Significantly, during his three-day stay in Beijing, Ghani will attend a meeting of the Istanbul Ministerial Process, which China is hosting for the first time. The conclave is considered the most important in the region, attended by the US and EU, for mapping the future of Afghanistan and its neighbors. 

Beijing’s host role for the meeting “is symbolic of their readiness to take on more responsibility for Afghanistan’s future than they have for the past 15 years,” says Andrew Small, an expert on China’s relationship with its Central Asian neighbors at the German Marshall Fund in Washington.

“China will be deepening its influence in this region as a coordinator,” agrees Professor Zhang, but it will not be rushing into anything. As Chinese diplomats familiarize themselves with the complexities of Afghan and regional politics “the most important thing for us to do at the moment is observe, so as to adopt the right policies,” Zhang says.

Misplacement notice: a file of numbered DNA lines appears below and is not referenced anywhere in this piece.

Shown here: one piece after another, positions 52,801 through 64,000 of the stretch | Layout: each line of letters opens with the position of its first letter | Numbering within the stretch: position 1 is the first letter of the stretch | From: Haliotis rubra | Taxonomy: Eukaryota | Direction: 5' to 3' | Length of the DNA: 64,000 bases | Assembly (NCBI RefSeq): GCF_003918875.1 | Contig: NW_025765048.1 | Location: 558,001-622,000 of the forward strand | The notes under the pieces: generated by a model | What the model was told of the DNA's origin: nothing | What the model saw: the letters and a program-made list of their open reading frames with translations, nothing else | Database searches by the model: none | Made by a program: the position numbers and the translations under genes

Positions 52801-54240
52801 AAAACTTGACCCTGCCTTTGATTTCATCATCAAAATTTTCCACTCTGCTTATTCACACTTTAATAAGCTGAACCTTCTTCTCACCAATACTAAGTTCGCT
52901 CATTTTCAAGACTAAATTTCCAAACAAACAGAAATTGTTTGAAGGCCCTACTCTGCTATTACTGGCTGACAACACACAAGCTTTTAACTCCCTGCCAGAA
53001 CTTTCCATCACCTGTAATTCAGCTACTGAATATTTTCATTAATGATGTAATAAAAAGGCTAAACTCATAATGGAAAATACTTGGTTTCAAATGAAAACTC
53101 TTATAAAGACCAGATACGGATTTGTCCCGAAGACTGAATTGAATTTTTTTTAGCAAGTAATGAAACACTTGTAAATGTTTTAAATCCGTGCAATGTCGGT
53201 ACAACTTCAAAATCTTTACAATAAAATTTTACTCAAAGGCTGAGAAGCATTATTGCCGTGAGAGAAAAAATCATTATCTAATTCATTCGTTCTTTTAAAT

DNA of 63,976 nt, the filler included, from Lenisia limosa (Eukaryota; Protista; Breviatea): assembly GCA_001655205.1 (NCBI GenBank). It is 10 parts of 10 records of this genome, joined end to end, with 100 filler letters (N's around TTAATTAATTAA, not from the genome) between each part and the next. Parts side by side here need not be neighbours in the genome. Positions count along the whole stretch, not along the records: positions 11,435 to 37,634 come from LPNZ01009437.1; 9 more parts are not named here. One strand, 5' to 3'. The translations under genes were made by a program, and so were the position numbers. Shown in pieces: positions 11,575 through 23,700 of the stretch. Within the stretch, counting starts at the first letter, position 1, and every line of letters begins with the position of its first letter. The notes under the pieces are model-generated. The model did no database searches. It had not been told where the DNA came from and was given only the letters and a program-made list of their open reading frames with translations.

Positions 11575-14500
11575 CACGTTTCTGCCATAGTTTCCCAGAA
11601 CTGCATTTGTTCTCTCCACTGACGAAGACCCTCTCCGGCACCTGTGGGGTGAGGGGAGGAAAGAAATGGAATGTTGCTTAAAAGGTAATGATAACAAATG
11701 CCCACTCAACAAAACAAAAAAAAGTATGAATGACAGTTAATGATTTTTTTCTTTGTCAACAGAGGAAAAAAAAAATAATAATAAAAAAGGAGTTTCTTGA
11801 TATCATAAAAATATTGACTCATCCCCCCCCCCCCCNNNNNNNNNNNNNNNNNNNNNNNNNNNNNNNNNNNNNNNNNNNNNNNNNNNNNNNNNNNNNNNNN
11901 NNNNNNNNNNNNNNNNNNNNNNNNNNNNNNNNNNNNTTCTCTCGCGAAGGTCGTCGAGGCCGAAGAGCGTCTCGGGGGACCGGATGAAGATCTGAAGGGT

Ghani will also be touting Afghanistan’s plentiful mineral wealth to potential Chinese investors, who he hopes will bring prosperity to his war-wracked nation. But he knows that he will have to offer security to tempt them, since Chinese firms have been burned before.

In 2007 a Chinese state-run consortium made Afghanistan’s biggest ever investment – $3 billion in the Aynak copper mine – but the company pulled its workers out last year after they came under fire from Taliban guerrillas. The mining project has yet to yield a single ounce of ore.

“China intends to increase economic cooperation but we have learned some lessons,” says Zhang. “Signing the deals is the easy part.”